“What are you trying to say?” Goff muttered to the statue. “Beware of evil approaching from an unwatched direction?”


    Goff flinched and spun around. Tom Sweeney, a dim-witted rhino of a boy from his class, was clomping toward him. Goff suddenly regretted donning a pointy dime-store wizard’s cap and cape—the cheap kind made of navy blue felt with gold stars. He had hoped it would help him “feel” this story, but now he just felt idiotic. He yanked the wizard’s cap off. “I’m doing an assignment for a class,” he explained.

    “A class about how to be a freak?” Tom yelled back.

    Goff sighed. Tom was typical Spraksville. “It’s a history class, Tom.”

    “History of freaks?”

    “Regional history.”

    “Regional history of freaks?”

    “That’s just dumb.”

    “You’re dumb.”

    Goff didn’t reply. This was going nowhere.

    Tom walked closer. “Freak.”

    “Will this be over soon?” Goff asked.

    “Yup,” Tom said, punching Goff hard in the stomach. “Done!”

    Goff doubled over, his breath knocked out of him, and dropped his notebook and pencil. He wanted to shout something at Tom, something clever and nasty, but that would have required breathing, and his lungs weren’t working at the moment. He fought off the urge to puke, refusing to give Tom that satisfaction.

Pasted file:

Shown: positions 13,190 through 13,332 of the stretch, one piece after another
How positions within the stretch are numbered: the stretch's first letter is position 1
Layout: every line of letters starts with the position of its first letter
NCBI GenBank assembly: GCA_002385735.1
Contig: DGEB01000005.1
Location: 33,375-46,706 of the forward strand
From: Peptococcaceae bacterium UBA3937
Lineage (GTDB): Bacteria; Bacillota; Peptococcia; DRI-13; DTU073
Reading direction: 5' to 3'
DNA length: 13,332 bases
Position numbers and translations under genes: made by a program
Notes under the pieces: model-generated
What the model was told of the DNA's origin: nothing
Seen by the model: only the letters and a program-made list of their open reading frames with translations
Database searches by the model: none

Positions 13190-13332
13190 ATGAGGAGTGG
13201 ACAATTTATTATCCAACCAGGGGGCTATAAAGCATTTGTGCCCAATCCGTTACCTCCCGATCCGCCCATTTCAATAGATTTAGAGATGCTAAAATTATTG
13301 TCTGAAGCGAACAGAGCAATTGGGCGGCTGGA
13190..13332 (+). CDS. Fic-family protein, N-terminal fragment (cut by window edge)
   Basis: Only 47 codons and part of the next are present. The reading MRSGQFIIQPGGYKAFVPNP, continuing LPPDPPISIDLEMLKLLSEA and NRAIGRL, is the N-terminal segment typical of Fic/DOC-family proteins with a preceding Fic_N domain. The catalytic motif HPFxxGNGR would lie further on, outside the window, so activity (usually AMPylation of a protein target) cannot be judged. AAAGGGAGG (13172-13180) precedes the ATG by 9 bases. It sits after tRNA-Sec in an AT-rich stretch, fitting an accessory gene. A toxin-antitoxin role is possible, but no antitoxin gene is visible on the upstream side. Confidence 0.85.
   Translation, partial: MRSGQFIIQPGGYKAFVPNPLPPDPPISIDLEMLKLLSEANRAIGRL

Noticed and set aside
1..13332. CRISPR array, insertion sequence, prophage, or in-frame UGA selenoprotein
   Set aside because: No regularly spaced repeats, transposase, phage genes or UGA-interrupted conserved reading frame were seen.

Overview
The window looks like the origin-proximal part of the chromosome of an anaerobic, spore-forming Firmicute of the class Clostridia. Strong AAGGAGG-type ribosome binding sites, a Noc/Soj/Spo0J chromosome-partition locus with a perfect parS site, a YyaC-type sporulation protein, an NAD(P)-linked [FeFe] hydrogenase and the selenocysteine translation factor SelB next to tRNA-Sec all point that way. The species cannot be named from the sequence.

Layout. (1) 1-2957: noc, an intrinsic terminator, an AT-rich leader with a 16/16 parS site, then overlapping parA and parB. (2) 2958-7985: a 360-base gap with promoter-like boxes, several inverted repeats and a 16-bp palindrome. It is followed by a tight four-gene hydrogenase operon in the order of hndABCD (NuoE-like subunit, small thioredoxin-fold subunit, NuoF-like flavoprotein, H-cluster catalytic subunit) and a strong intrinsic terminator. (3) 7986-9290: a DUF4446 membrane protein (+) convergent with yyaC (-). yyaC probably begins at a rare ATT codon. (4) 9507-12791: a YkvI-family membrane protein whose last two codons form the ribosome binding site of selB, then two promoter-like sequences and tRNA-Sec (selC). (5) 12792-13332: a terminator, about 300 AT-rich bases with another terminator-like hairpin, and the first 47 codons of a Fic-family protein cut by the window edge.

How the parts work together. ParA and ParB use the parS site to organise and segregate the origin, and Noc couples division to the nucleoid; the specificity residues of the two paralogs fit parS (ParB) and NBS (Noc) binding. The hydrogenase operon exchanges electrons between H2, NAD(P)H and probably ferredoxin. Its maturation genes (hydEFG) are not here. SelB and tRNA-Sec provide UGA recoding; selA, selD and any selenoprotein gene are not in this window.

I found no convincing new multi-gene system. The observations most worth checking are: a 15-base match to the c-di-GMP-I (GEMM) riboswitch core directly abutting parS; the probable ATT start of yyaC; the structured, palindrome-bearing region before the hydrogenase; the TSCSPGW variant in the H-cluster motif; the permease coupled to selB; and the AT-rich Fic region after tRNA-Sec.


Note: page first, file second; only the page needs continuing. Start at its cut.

Tom walked away. “See ya later, loser!”

    Goff stared at his shoes, watching the ground spin. It spun and spun and then slowed and eventually became just the ground again. The danger of puking now over, he stood up.

    Tom was nowhere to be seen, but Goff caught his own reflection in the brass plaque on the statue’s base. There before him was a blurry picture of the poster child for “Most Likely to Be Bullied”—skin as pale as snow, wild blue eyes, a mass of brown hair clawing at his head, plastic glasses with thick frames covering half of his face, and of course, a goofy wizard’s cape draped over his shoulders.

    “It’s a miracle I’m still alive,” he groaned.

    He stared for a moment longer and then looked away, even more determined to win that scholarship. He stepped back and surveyed the statue. The sun had faded just a little, darkening the shadows, and now it looked even more evil, more mysterious. Glancing around to make sure he was alone, he jammed the wizard’s cap back on his head. “Forget you, Tom.”

    He retrieved his pencil and notebook from the ground. After thinking for a moment, he opened the notebook and wrote: